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To show you how to use the regular LED bulb, I've thrown together a quick fabric flower project, but there is no end to the ways you can use this technique. Here are the sewing supplies I used:
Pictured above: One pre-made fabric flower (you can make one or use whatever else you'd like), 4-ply conductive thread, needle, and two disks of fabric. One pretty, in case it peeps through the flower, one thick, to support the weight of the battery holder. If you have a thick fabric that will look nice peeking through, feel free to use only one disk!
You will also need a few small electronics pieces, of course.
First, you'll want to place the flower or object between the legs of the LED. This is also a good time to mark one leg, if you're not sure you'll remember which is positive and which is negative. If you look at the bottom of the LED, you should see that one side is flat - the leg on that side is negative. Feel free to mark it for reference later. If you're using a flower, or a similar piece, you'll want the positive leg on one side and the negative leg on the other. The fabric will insulate the legs from touching each other and shorting the circuit.
Next, place the disk of fabric that will go against the back of the flower- this will be the more decorative disk, as it will sometimes be partially visible. Press the center of the disk against the tips of the LED legs, then push them through the fabric. Push the fabric down until it is against the back of the flower.
Repeat this process with the second disk of fabric. If the disks line up poorly, you can trim them to match provided you have enough room left to accommodate the battery pack, resistor, and the light where it is without overlap.
Grasp one leg of the LED with a small pair of pliers. You'll want to be very gentle - the legs are delicate and can be snapped off by this process if you aren't careful. Holding the LED steady in your other hand, twist the pliers so that the leg wraps around them into a small loop. Keep twisting until the entire leg is part of this loop, and flush with your disk, then gently wiggle the pliers out of the loop.
Repeat this process with the second leg. When you have finished, both loops should lay flush against the back of the disks, and the top of the LED should still be pressed up against the flower. The LED will be holding everything together, so make sure things are secure now, and tighten if necessary.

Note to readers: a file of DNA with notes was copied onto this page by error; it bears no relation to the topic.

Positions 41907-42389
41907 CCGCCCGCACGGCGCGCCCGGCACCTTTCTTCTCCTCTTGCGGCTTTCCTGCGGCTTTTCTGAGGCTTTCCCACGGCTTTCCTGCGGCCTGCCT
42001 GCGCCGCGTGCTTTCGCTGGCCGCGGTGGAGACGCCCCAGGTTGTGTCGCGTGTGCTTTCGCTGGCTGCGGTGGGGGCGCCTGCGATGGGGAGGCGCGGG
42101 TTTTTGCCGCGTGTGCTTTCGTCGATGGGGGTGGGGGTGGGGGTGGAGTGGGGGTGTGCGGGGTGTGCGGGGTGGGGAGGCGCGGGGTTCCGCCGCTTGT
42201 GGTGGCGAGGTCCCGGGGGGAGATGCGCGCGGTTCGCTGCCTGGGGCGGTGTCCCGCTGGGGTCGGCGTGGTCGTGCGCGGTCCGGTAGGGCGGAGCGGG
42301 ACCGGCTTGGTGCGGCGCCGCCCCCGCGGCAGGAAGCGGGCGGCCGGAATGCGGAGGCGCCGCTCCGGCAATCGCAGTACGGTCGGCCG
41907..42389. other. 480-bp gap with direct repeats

Each LilyPad board has a tiny resistor built in. When using regular LEDs, you'll have to add your own resistors to the circuit, which means adapting them for sewing in the same manner you've adapted the LED. Grasp one end of your resistor in the pliers, and twist it, similar to the way you twisted the legs of the LED. This wire is thinner and easier to bend than the LED legs are, but are still delicate, so be careful.
Bend the second leg in the same manner, and make sure that both loops of wire are flat on the same side, so that it can be sewn down flush to the fabric.
The first thing you'll need to sew down is the battery pack. Sew both holes on the positive side down to the fabric, several stitches in each hole.
Place the resistor between the positive side of the battery pack and the positive end of the LED. When you're happy with the location, stitch from the positive side of the battery pack that you've just sewn down to the nearest end of the resistor. Knot your thread off and cut it, then restart stitching on the other side of the resistor. Connect this side to the positive leg of the LED.
Sew down the negative side of the battery pack the same way you did the positive side. Be careful - if the thread touches the tab between the two holes, it will short your circuit. Continue sewing from the battery pack to the negative side of the LED.
Your circuit should be completed. Insert your battery into the holder, and the LED should light up. If it doesn't, check your stitches to make sure that there's no point where the positive side and the negative side come into contact.
Congratulations! You can use this technique for any number of crafts that are better suited to a bulb shaped LED than a flat LilyPad LED. If you don't need to keep the LED legs out of view, you can always twist them up first, and then secure them to the fabric the way you did with the resistor.